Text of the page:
organizational behaviour models
Organizational behavior models are frameworks that help explain how organizations function, how they affect the people within them, and how people behave within organizations. Here are some key models:
- Autocratic Model: In this model, the management possesses the power to command. Employees follow the directions of the manager without any suggestions or feedback. The focus is on authority and obedience.
- Custodial Model: This model emphasizes caring for employees so that they feel secure and comfortable. Organizations provide economic security to employees, who in return provide performance and loyalty.
- Supportive Model: Here, the focus shifts from money to motivating employees through job satisfaction and by creating a supportive work environment. The goal is to encourage employee engagement, job satisfaction, and motivation.
- Collegial Model: In this model, employees work together as colleagues with their superiors. They have a sense of partnership with their managers, leading to self-discipline and responsible behavior. This model encourages teamwork and collaboration.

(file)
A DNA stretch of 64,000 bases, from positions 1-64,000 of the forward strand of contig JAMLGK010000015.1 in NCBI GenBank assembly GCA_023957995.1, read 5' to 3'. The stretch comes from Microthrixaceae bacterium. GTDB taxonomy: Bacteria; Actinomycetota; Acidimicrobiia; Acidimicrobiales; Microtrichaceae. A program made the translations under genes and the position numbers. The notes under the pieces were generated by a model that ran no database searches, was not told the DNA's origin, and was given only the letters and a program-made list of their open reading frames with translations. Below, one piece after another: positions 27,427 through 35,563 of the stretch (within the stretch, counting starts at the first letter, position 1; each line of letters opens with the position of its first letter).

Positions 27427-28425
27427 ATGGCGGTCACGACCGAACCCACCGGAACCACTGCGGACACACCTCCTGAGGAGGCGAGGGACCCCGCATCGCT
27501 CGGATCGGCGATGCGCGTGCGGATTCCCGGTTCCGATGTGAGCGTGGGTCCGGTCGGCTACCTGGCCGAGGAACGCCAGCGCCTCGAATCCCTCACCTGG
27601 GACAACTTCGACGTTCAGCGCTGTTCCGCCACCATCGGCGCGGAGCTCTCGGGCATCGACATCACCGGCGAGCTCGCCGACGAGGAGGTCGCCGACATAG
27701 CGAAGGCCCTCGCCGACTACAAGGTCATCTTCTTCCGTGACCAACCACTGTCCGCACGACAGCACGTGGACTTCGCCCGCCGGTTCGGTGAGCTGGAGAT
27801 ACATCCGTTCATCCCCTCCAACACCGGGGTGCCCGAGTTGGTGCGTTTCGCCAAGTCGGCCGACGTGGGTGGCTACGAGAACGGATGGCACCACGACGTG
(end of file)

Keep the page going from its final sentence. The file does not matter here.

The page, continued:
- System Model: This model sees an organization as a system made up of interdependent parts or subsystems. The subsystems need to work in harmony for the smooth functioning of the overall system.
- Contingency or Situational Model: This model suggests that there isn’t one “best way” to manage an organization. Instead, the management approach should change based on the situation, environment, technology, and people in the organization.
Each of these models has its advantages and disadvantages, and may be more or less applicable depending on the organization’s size, culture, industry, and specific circumstances. The best approach in most cases is likely to involve elements of all these models.
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